von Prowazek, 1912
Entamoeba polecki is an intestinal parasite of the genus Entamoeba. E. polecki is found primarily in pigs and monkeys and is largely considered non-pathogenic in humans, although there have been some reports regarding symptomatic infections of humans. Prevalence is concentrated in New Guinea, with distribution also recorded in areas of southeast Asia, France, and the United States.
Mature trophozoites of E. polecki are generally 10-20 μm in diameter. Trophozoites are irregularly shaped and possess pseudopodia for motility. They have a single nucleus with a small central karyosome and finely dispersed peripheral chromatin, similar to that of Entamoeba histolytica. Cytoplasmic contents are similar to other Entamoeba sp. and are usually granular and vacuolated. Cysts of E. polecki are morphologically unique, containing only one nucleus, varyingly sized chromatoid bars, and a large inclusion mass.
Transmission & Life Cycle
There are two stages in the life cycle of E. polecki. The first is as a trophozoite, a vegetative stage that cannot survive in the environment. The second is a cyst, where transmission of parasite is possible and provides protection to harsh external environments. Cysts are infective when ingested by another organism. The cystic form of this protozoan has a diameter as small as 9.5 µm and as large as 17.5 µm. Morphologically, E. polecki is extremely similar to Entamoeba histolytica and Entamoeba hartmanni.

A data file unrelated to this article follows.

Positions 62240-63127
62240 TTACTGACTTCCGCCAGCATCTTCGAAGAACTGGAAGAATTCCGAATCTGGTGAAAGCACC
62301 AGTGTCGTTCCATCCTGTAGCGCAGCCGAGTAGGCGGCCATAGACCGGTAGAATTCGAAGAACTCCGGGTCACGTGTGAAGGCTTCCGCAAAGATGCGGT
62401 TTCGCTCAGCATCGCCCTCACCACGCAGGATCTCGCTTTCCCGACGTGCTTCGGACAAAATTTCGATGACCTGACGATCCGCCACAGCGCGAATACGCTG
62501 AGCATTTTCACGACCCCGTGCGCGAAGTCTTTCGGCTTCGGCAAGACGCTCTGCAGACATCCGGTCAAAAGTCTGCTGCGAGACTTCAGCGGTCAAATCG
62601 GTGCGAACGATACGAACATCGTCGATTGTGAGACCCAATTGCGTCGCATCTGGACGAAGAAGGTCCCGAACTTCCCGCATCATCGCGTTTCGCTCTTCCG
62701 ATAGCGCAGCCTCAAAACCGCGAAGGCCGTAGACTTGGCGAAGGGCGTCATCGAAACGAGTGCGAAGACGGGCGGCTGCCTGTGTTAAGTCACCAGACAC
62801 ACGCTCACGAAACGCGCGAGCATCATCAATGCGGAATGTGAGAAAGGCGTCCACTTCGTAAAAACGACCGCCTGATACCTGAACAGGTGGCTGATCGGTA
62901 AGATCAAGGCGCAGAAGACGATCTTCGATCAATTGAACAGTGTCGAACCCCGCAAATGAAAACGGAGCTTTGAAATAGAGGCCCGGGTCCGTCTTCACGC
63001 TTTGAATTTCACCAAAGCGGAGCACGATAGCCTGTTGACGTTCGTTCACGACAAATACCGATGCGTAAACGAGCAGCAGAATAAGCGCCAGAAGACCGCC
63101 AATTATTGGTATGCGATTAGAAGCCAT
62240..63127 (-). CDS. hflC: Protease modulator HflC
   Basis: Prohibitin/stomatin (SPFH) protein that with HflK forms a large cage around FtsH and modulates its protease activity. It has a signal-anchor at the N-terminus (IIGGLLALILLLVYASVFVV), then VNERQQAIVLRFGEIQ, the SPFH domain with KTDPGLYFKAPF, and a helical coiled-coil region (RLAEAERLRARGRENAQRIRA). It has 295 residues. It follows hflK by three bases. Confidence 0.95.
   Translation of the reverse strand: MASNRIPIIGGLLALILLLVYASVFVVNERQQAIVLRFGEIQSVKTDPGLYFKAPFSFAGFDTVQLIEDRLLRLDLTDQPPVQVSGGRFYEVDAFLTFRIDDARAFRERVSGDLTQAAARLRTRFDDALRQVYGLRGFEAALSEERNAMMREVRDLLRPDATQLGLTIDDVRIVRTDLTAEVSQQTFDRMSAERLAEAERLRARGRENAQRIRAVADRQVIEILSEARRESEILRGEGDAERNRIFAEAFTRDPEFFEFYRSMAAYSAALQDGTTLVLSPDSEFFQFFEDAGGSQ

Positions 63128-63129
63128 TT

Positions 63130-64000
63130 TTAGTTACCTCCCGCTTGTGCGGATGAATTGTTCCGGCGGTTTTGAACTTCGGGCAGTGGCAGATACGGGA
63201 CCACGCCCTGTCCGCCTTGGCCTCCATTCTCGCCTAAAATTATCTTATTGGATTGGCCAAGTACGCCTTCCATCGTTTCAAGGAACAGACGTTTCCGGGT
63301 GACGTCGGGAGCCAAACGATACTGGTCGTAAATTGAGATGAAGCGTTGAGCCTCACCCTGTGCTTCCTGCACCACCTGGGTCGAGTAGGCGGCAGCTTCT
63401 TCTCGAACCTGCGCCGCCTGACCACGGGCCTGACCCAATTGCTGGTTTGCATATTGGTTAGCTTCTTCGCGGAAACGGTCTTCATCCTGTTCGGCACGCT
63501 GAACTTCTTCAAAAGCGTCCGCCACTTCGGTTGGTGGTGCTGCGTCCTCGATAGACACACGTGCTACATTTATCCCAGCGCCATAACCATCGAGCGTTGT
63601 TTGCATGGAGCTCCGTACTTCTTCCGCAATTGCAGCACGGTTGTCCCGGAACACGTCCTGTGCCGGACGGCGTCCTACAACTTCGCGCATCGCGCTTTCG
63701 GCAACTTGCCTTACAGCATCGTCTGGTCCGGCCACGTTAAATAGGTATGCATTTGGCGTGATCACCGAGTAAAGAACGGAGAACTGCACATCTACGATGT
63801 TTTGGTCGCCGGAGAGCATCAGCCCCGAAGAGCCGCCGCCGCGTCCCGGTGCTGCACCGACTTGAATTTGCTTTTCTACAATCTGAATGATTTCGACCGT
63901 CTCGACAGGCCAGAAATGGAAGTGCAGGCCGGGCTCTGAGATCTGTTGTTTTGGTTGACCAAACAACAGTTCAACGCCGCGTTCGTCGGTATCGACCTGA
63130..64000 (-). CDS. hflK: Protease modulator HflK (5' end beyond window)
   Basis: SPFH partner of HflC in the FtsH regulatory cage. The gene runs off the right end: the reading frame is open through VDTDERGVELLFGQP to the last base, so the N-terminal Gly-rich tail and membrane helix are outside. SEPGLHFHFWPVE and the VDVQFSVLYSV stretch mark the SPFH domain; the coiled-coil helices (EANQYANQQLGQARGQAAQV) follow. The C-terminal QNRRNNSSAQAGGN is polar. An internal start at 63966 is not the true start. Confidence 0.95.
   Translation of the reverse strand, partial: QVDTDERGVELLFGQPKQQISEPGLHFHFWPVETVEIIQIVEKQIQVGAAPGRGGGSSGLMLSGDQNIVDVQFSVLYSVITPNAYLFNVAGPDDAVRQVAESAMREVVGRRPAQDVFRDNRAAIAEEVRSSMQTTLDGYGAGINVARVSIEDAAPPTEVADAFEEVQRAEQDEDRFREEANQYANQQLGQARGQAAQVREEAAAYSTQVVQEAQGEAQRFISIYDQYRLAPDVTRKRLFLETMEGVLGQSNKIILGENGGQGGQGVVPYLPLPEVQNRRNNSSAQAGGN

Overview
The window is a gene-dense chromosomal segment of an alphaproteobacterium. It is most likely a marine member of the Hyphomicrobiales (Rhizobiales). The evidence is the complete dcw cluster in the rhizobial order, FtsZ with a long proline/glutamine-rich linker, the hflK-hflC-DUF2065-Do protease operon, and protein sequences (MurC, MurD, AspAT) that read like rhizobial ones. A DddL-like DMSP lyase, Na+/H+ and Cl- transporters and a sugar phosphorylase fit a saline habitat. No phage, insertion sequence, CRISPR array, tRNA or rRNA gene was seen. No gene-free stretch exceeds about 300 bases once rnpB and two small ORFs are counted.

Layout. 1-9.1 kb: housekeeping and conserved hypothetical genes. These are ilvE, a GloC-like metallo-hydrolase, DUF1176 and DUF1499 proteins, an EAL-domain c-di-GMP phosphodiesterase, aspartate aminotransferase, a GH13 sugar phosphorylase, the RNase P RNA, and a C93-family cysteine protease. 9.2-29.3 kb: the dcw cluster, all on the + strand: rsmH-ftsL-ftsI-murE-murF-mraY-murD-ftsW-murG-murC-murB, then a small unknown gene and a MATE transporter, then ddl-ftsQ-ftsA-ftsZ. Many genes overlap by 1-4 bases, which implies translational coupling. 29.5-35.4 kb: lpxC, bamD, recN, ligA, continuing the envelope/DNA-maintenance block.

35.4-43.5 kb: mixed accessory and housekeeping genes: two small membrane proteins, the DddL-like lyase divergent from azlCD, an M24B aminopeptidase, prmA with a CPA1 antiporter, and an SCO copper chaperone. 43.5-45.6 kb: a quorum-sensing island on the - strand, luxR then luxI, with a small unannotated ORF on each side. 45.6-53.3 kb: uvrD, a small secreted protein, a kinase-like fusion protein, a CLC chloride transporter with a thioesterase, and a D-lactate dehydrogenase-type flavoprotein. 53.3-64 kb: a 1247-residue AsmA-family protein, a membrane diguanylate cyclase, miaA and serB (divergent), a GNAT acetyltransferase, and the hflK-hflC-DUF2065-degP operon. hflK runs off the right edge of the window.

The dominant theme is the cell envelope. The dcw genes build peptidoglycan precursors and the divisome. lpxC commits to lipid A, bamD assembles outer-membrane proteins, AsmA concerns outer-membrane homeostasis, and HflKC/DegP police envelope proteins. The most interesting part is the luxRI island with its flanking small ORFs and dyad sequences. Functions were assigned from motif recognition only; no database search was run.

Transmission follows a fecal-oral route. Infected feces with mature cysts are ingested where the cyst matures to the trophozoite in the gastrointestinal tract of the host. It is considered to be a zoonotic parasite, as close contact with infected swine have been reported to be the cause of E. polecki infections in humans. Transmission to humans from consumption of pork is unlikely. Recent studies suggest that different subspecies infect non-human primates and pigs, and close inhabitation between the two do not coincide with transmission.
E. polecki is considered to be non-pathogenic in humans. Nonspecific symptoms from infection have been reported, including nausea, vomiting, diarrhea, bloody stools, and fever. Prevalence of infection amongst swine may be up to 25% across the world, but tend to be asymptomatic.
Diagnosis and Treatment
Examination of stool samples for uninucleated cysts and trophozoites have been used for diagnosis. This method is not always reliable due to morphological similarities between E. polecki and other Entamoeba species. More recent diagnostic methods utilizing DNA amplification and comparison have been used to better differentiate amongst pathogenic and species such as E. histolytica and non-pathogenic species. A definitive diagnosis can be made by using electroimmunotransfer blots. Serological testing is not accurate between species of Entamoeba.
Treatment of infection is similar to that of other Entamoeba infections. Anti-parasitic medications such as metronidazole and ornidazole are generally used to treat human infections. Combination therapies such as metronidazole and diloxanide furoate have been effective as well.
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